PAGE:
Concrete Leaf Castings

Learn how to use real leaves to create garden art


Good candidates for leaf castings:
  • Elephant Ear
  • Hosta
  • Rhubarb
  • Castor Bean
  • Gunnera
  • Caladium
  • Colocasia
  • Fig
  • Squash
  • Gourd
  • Cucumber
  • Pumpkin
  • Coleus
  • Perilla

Step 6 - Optional pedestal for birdbath
Leaf CastingAt this point, you can build up the middle even further to create a pedestal so that the birdbath will sit up off the ground a bit. It is not necessary, just depends on where and how you want to place it in your garden. The pedestal should be at least half the size of the leaf width and it can be any height. Mine are only about 2"-3" tall. Once you have the desired size, take a board and flatten the top. You can use a level or just eye ball it to see if it appears level. Where you place it in the garden may not be level, so don't go crazy trying to get this level unless you plan on putting it someplace where this will be important.

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Step 7 - Optional Hanger
If you don't want a pedestal on the bottom, you can add a hanger at this point in case you'd rather hang your leaf casting on a fence or garden shed. To do that, take a piece of heavy wire, form into a loop and bury the ends slightly in the mixture, leaving the loop exposed. Wire coat hangers work well for this also. You may also not want to have the leaf cupped quite as much as when you would be using it as a birdbath, so modify the mound of sand before beginning your casting.

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Step 8 - Initial Cure
Place a plastic bag loosely on top of the leaf casting and do not move it for at least 48 hours. This is very important to avoid breakage. The air temperature should be on the cool side, but not below 40 degrees. If you are experiencing hot temperatures, make sure you prepared it in the shade and it can be misted a few times a day if you think it's curing too fast, but the bag alone should keep it from curing too fast.

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Step 9 - Smooth the Edges
Once the casting has cured for 48 hours, you can remove the plastic sheeting and work your fingers under the leaf so that you can flip the birdbath over to its rightful position. Peal the leaf off the concrete. It should come off pretty easily, but if it doesn't let it sit a day or two longer. If it still won't come off, you can use a wire brush to get it off after it has sat for 7 days, just be careful you don't rub off the pattern you have made on your concrete or chip the edges. The edges can be smoothed out by using a metal file or rock. Once it has sat for more than 72 hours, sanding the edges will become more difficult, so I like to perfect the shape before it has completely cured.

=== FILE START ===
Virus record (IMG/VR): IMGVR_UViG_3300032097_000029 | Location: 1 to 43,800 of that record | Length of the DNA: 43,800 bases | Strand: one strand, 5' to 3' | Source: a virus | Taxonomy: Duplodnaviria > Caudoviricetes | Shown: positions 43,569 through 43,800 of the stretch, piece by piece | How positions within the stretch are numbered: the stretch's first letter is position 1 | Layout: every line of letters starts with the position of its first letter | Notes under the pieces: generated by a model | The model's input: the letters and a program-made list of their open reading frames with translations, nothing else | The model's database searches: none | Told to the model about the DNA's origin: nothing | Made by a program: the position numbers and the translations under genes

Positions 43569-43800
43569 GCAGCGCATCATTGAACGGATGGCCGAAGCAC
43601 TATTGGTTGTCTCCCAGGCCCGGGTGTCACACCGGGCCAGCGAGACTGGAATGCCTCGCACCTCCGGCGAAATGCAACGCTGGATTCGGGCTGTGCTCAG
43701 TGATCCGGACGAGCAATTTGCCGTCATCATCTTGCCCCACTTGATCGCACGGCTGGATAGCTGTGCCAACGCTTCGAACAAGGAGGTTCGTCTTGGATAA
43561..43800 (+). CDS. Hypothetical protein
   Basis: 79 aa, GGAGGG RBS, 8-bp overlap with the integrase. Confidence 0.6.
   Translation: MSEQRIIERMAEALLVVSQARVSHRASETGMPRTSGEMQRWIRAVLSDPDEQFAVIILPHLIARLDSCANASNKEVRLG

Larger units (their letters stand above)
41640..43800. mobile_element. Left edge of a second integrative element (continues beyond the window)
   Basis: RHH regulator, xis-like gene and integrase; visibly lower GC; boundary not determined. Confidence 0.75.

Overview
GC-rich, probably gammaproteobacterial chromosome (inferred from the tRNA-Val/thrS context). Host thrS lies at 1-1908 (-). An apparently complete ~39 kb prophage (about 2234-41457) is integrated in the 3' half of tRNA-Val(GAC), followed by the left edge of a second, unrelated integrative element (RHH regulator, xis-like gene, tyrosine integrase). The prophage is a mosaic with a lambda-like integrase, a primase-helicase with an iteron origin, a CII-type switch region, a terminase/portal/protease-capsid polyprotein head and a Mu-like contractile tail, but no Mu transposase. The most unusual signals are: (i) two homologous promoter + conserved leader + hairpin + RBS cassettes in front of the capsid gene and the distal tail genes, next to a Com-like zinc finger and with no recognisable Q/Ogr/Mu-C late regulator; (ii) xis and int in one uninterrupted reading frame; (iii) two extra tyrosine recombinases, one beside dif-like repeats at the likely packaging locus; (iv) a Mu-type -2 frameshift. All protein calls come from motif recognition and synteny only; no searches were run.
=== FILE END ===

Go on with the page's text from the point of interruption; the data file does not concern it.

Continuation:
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Step 10 - Optional Paint or Stains
Painted Leaf CastingAfter 72 hours you can apply paints or stains to your project, as is the example on the right. Check the label instructions of your paint or stain to see if it requires the concrete to cure longer. I use Patio Paints for most of my castings and usually wait a week to make sure it is fully hardened to help avoid breakage.

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Step 11 - Seal the Casting
Painted Leaf CastingAfter 72 hours the birdbath can be sealed with a concrete sealer. These sealers are clear and shouldn't change the color of your birdbath. Two coats should do it, but follow the directions on the sealer that you are using. Let dry for at least 24 hours. If you are using an outdoor paint, sealing may not be necessary. Check the label on your paints for further instructions.

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Additional Tips and Troubleshooting
If your birdbath won't hold water, check to see if it cracked during the curing process. Cracks can occur if the concrete cures too fast on a hot sunny day or it was moved too soon. If there are no visible cracks, the concrete is probably still absorbing too much water because there are too many air pockets. There are several ways this can be fixed.

Option 1 - Fixing a leaky birdbath
Mix a little Portland cement and water to create a slurry and coat the back of the birdbath. You may need to do two coats.

Option 2 - Fixing a leaky birdbath
Mix a little Portland cement and a white PVA glue (such as Weldbond or Elmer's) and coat the back of the birdbath. Make sure the glue dries clear.

Option 3 - Fixing a leaky birdbath
Use a concrete sealer designed for leaky basements on the back of your birdbath.

Option 4 - Fixing a leaky birdbath
If you plan on painting your birdbath, this will usually eliminate the problem as well. You'll want to protect your paint job with an outdoor sealer or use Patio Paints instead of regular acrylics or latex paints.

Common Reasons for Breakage

  • Drying too quickly in the sun
  • Not curing long enough before moving it
  • Mixture was too wet to begin with
  • Project too large and needs reinforcing fibers or mesh to help reinforce the cement
  • Leaf casting not thick enough

Your concrete birdbath will be able to remain outside all year round, however, if you have heavy snow falls or below freezing temperatures, you may want to turn your birdbath on it's side or upside down so it doesn't hold water.

I prefer to let my leaf castings sit for 30 days before use. This ensures that all the paints, sealers, and the Portland Cement have fully cured. Curing is essential for a long lasting project.

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